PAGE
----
Julian Castro, U.S. Housing and Urban Development secretary, said he chose Columbus, Ohio to make a national announcement Thursday because of its exemplary development in the push for affordable housing.
Castro announced the Federal Housing Administration (FHA) is lowering insurance rates it charges on mortgages for multifamily rental housing properties, effective April 1, 2016. Speaking Thursday at the recently completed Poindexter Place senior housing development on Columbus’ Near East Side, Castro said the rates are being lowered nationally to incentivize more affordable housing development, preserve existing housing units, and encourage energy-efficient homes.
“We chose Columbus because this is a fantastic community that’s being developed, and it’s a good example of all of the pieces of what we do coming together, with the Choice Neighborhood initiative, as well as multifamily development,” Castro said Columbus received nearly $30 million to revitalize the Poindexter Village through HUD’s Choice Neighborhood grant program in 2014.
“At its essence, what we’re doing today is a case of ‘less is more,'” Castro said. “Less borrowing costs mean more capital to rehabilitate affordable housing, more investment in energy-efficient upgrades that benefit more people and our environment, more construction and rehabilitation projects which will spark economic activity across the board in communities throughout the United States, and including here in Columbus.
“And as important as anything, it means that more Americans will have a safe, decent place to call home.”
Castro said the multifamily rate reductions “will allow affordable rental projects to support approximately 4 percent more debt. We estimate that this will help rehabilitate nearly 40,000 units over the next three years. Developers can also use these dollars to build more housing or even to cut existing rent for families. They can also increase energy efficiency and cut greenhouse gas emissions.”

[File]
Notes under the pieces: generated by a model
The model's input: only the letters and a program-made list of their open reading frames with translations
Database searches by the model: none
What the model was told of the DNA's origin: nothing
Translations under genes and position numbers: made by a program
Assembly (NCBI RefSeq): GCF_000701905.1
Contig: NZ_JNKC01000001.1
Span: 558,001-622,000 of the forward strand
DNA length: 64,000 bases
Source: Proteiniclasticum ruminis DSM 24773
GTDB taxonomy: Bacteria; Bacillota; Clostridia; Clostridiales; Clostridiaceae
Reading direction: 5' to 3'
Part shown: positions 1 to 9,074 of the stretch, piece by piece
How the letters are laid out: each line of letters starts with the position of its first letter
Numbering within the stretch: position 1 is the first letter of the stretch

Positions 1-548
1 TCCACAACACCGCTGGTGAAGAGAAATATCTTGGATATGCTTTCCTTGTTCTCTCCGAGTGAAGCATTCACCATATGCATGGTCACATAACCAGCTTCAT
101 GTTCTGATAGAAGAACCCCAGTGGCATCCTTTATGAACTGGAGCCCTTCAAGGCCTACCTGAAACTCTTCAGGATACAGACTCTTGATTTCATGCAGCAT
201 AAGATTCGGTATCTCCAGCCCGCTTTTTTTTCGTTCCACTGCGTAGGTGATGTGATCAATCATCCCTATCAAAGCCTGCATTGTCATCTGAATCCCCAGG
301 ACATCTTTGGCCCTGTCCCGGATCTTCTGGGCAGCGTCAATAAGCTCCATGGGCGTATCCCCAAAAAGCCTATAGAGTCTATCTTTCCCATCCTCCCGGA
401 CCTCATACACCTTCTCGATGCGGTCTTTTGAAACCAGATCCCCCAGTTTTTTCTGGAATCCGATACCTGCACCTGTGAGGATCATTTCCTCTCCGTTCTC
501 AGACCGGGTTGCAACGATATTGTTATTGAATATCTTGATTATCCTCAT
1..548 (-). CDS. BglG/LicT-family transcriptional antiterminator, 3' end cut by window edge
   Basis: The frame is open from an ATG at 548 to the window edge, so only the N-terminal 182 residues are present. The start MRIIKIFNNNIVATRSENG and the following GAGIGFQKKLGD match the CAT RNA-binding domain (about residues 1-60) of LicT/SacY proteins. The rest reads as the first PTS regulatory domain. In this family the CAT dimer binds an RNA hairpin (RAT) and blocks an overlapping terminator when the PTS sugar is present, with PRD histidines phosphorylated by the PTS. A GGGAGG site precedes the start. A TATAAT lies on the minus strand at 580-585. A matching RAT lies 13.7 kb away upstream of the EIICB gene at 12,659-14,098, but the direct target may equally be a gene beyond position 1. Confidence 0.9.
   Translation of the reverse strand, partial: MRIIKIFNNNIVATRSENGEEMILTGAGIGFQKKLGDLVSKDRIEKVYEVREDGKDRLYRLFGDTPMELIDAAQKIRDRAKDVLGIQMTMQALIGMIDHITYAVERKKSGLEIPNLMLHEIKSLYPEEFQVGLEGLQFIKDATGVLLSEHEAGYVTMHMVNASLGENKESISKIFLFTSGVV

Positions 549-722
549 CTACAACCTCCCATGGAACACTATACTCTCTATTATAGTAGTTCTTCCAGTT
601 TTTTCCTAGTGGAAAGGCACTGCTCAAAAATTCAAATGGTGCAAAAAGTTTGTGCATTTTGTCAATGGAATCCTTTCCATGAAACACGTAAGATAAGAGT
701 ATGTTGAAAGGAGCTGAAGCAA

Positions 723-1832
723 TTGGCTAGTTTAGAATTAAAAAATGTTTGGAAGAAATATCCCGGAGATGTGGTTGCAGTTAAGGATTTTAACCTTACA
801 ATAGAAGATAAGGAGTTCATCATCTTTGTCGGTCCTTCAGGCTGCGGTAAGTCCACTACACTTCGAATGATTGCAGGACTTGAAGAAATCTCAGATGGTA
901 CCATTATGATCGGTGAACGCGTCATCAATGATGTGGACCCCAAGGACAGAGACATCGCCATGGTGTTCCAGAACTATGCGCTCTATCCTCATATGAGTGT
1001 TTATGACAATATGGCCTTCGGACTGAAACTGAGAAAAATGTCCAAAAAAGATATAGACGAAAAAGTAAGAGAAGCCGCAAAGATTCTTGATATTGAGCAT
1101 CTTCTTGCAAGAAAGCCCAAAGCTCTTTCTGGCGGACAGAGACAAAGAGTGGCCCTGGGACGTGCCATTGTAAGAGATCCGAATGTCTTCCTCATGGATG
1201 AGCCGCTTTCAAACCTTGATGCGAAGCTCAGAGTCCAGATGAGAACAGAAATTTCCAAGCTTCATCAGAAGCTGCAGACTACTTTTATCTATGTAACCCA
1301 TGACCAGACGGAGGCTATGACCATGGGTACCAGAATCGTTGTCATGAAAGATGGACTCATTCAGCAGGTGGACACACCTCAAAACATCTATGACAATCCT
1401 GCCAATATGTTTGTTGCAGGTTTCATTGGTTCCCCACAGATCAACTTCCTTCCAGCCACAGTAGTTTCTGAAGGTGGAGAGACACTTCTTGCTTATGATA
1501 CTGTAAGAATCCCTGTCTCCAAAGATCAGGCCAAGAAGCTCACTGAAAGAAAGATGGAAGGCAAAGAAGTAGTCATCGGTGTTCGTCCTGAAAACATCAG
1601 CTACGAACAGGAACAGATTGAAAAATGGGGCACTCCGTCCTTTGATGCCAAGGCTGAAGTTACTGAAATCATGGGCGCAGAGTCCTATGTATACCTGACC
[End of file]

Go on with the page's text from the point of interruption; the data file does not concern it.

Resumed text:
The new insurance rates include three housing categories: “Broadly Affordable” housing, where at least 90 percent of units are under Section 8 or the Low Income Housing Tax Credit; mixed-income properties, including a partial percentage of affordable housing; and energy-efficient properties.
Julie DeGraaf Velasquez, senior vice president of McCormack Baron Salazar, the site developer of Poindexter Village, said Thursday the secretary’s announcement “means that we’ll be able to stretch our first mortgage financing even further, allowing us to serve more families at a time of limited resources and growing need for affordable and sustainable housing.”
Castro also said that HUD has a “strong role” to play in President Barack Obama’s Climate Action Plan.
“This is our way of both trying to spur more preservation of affordable units and create more, and then also incentivize the private sector to go green,” he said.
HUD estimates almost 50 percent of renter households spent more than 30 percent of their income on housing in 2014, with more than a quarter of renters spending half their income on a place to live.
“No matter where I go, what I hear from folks is that they’re having to spend more money on the rent, and that folks have a problem oftentimes finding something that is affordable,” Castro said. “That means more people are spending a lot more of their budget on the rent than they ought to be; they’re doubling up, they’re not enjoying as good a quality of life as they could because the rents are so high.”
He said the new rates are good policy and also helpful for FHA business, during a time the housing administration has a strong multifamily portfolio. He projected continued generation of positive returns to the federal government. The rate reduction will give all stakeholders more chances to work together and invest in development that welcomes families of all income levels, he said.
Also in attendance, Columbus Mayor Andrew Ginther said affordable housing is “critical” to stabilizing and improving quality of life in neighborhoods. He noted in his tenure, he will be primarily focused on the Near East Side and South Side of the capital city, as well as Linden and The Hilltop neighborhoods. He said the rate reductions will have a large impact on Columbus, and that Ohio should be a part of HUD’s announced energy-efficient housing plans.
“We need to be assuming a leadership role in helping to make sure that safe, affordable housing isn’t just necessarily having a roof over your head but [about] the sustainability involved with it, particularly as energy prices continue to go up,” Ginther told Hannah.
Castro also made note of his time as mayor of San Antonio, TX.
“As a former mayor, I know that you need a city that works and is affordable for everybody to have a good quality of life, so it only makes sense to incentivize affordable housing development.”